‘For a night? Now come on, Maria, you’re exaggerating. It’s really only forty-five minutes, and if you allow time for taking off clothes, making some phoney gesture of affection, having a bit of banal conversation and getting dressed again, the amount of time spent actually having sex is about eleven minutes.’

Eleven minutes. The world revolved around something that only took eleven minutes.

And because of those eleven minutes in any one twenty-four-hour day (assuming that they all made love to their wives every day, which is patently absurd and a complete lie) they got married, supported a family, put up with screaming kids, thought up ridiculous excuses to justify getting home late, ogled dozens, if not hundreds of other women with whom they would like to go for a walk around Lake Geneva, bought expensive clothes for themselves and even more expensive clothes for their wives, paid prostitutes to try to give them what they were missing, and thus sustained a vast industry of cosmetics, diet foods, exercise, pornography and power, and yet when they got together with other men, contrary to popular belief, they never talked about women. They talked about jobs, money and sport.

Something was very wrong with civilisation, and it wasn’t the destruction of the Amazon rainforest or the ozone layer, the death of the panda, cigarettes, carcinogenic foodstuffs or prison conditions, as the newspapers would have it.

It was precisely the thing she was working with: sex.

__________________________________________
Taken from “11 Minutes”, (Goodreads reviews HERE). available world wide in paperback, hardcover and in Kindle + Nook + iBookstore

10 sec read: Yom Kippur (ENG, PORT, ESPA)

A Hassidic tale

On the day of Yom Kippur

On the day of Yom Kippur, Rabbi Elimelekh of Lisensk took his disciples to a bricklayer’s workshop.
“Watch how this man behaves,” he said. “Because he manages to communicate well with the Lord.”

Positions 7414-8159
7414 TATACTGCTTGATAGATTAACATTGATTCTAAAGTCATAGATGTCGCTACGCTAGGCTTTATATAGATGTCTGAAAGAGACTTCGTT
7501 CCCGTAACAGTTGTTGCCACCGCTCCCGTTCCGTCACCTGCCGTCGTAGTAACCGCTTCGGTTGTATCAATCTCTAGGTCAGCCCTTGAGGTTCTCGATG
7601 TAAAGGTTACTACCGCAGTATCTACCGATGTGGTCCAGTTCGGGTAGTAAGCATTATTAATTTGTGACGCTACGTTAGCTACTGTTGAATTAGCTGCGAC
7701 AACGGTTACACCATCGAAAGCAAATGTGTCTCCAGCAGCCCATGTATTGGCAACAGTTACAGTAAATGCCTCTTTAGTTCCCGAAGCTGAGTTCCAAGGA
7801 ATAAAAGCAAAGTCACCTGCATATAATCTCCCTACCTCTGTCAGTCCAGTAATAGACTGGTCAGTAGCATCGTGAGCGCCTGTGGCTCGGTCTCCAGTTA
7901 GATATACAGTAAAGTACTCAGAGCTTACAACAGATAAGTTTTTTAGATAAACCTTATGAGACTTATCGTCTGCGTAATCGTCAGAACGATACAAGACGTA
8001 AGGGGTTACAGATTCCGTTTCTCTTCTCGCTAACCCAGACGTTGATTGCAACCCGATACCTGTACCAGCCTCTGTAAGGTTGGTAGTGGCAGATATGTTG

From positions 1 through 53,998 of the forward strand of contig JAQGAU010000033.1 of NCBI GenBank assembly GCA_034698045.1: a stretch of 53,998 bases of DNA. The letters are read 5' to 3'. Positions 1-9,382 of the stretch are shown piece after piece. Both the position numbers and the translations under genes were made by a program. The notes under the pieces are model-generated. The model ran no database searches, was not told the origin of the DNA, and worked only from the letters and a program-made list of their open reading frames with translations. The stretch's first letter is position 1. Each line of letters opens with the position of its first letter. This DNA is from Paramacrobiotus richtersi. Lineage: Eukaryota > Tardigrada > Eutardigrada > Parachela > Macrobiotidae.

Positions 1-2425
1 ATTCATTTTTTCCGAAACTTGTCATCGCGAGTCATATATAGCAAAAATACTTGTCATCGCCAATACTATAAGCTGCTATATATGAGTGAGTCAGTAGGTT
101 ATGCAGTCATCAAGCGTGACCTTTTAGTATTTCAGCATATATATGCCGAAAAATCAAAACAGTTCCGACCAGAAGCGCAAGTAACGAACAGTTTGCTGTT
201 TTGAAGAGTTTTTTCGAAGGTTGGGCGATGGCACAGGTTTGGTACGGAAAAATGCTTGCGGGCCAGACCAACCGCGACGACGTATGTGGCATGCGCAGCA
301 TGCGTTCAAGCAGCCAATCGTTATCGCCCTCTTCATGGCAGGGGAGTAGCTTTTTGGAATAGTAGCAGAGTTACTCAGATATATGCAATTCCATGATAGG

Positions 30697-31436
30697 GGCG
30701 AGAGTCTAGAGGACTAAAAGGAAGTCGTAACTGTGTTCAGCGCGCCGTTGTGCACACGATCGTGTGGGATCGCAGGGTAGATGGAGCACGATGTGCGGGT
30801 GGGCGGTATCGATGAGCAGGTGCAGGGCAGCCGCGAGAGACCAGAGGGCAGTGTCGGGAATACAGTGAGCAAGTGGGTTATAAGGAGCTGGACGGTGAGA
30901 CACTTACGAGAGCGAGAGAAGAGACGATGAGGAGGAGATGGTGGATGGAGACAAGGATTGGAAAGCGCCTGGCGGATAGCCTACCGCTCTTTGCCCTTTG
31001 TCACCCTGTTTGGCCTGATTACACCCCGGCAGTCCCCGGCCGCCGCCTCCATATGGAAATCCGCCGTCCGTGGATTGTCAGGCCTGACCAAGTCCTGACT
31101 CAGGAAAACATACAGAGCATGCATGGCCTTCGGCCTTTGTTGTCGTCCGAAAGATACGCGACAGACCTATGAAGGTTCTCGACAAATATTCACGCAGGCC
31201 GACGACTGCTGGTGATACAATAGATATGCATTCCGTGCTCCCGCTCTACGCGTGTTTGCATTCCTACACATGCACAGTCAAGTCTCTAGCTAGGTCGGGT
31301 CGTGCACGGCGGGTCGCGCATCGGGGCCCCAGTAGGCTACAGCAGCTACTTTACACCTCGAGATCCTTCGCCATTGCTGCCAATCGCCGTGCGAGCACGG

Without noticing that he was being observed, the bricklayer ended his work and went to the window.
He took two pieces of paper from his pocket and raised them to the sky, saying:

“Lord, on one paper I have written the list of my sins. I have erred and there is no reason for me to hide that I offended You several times.
“But on the other paper is the list of Your sins towards me. You have demanded of me more than what is necessary, brought me difficult moments, and made me suffer. But since today is the Day of Atonement, You pardon me, I pardon You, and we shall continue on our path together for another year.”

No Dia do Perdí£o Judaico:

No dia do Yom Kyppur, o rabino Elimelekh de Lisensk levou seus discí­pulos até a oficina de um pedreiro.
“Reparem o comportamento deste homem”, disse. “Porque ele consegue entender-se bem com o Senhor”.

Sem notar que estava sendo observado, o pedreiro terminou seus afazeres e foi para a janela. Tirou dois pedaços de papel do bolso, e levantou-os para o céu, dizendo:

“Senhor, numa folha escrevi a lista de meus pecados. Eu errei, e não tenho porque esconder que Te ofendi várias vezes.
” Entretanto, no outro papel está a relação dos Teus pecados para comigo. Exigiste de mim além do necessário, me trouxeste momentos difí­ceis, e me fizeste sofrer.  Mas como hoje é o Dia do Perdí£o, Tu me perdoas, eu te perdôo, e continuaremos juntos o nosso caminho por mais um ano”.

En el Dí­a del Perdón:

En el dí­a del Yom Kyppur, el rabino Elimelekh de Lisensk llevó a sus discí­pulos adonde trabajaba un albañil.
-Fijaos en el comportamiento de este hombre -les dijo, -pues él consigue entenderse bien con el Señor.

Sin darse cuenta de que estaba siendo observado, el albañil concluyó sus tareas y se acercó a la ventana. Sacó del bolsillo dos pedazos de papel, y los levantó hacia lo alto, diciendo:

-Señor, en una hoja he escrito la lista de mis pecados. He cometido algunos errores, y no tengo por qué esconder que Te ofendí­ en varias ocasiones.
“En el otro papel está la relación de Tus faltas para conmigo. Me exigiste más de lo necesario, me trajiste momentos difí­ciles, y me hiciste sufrir. Pero como hoy es el Dí­a del Perdón, Tú me perdonas, yo te perdono, y continuamos juntos nuestro camino durante un año más.

Enduring

EM PORTUGUES: Aguentando firme
EN ESPANOL: Soportando todo
____________________________

Every warrior of the light has been afraid to enter a combat.
Every warrior of the light has betrayed and lied in the past.

Every warrior of the light has lost faith in the future.
Every warrior of the light has trodden a path which was not his own.

Every warrior of the light has suffered because of unimportant things.
Every warrior of the light has doubted that he is a warrior of the light.

Every warrior of the light has failed in his spiritual obligations.
Every warrior of the light has said yes when he meant no.

Every warrior of the light has hurt someone he loved.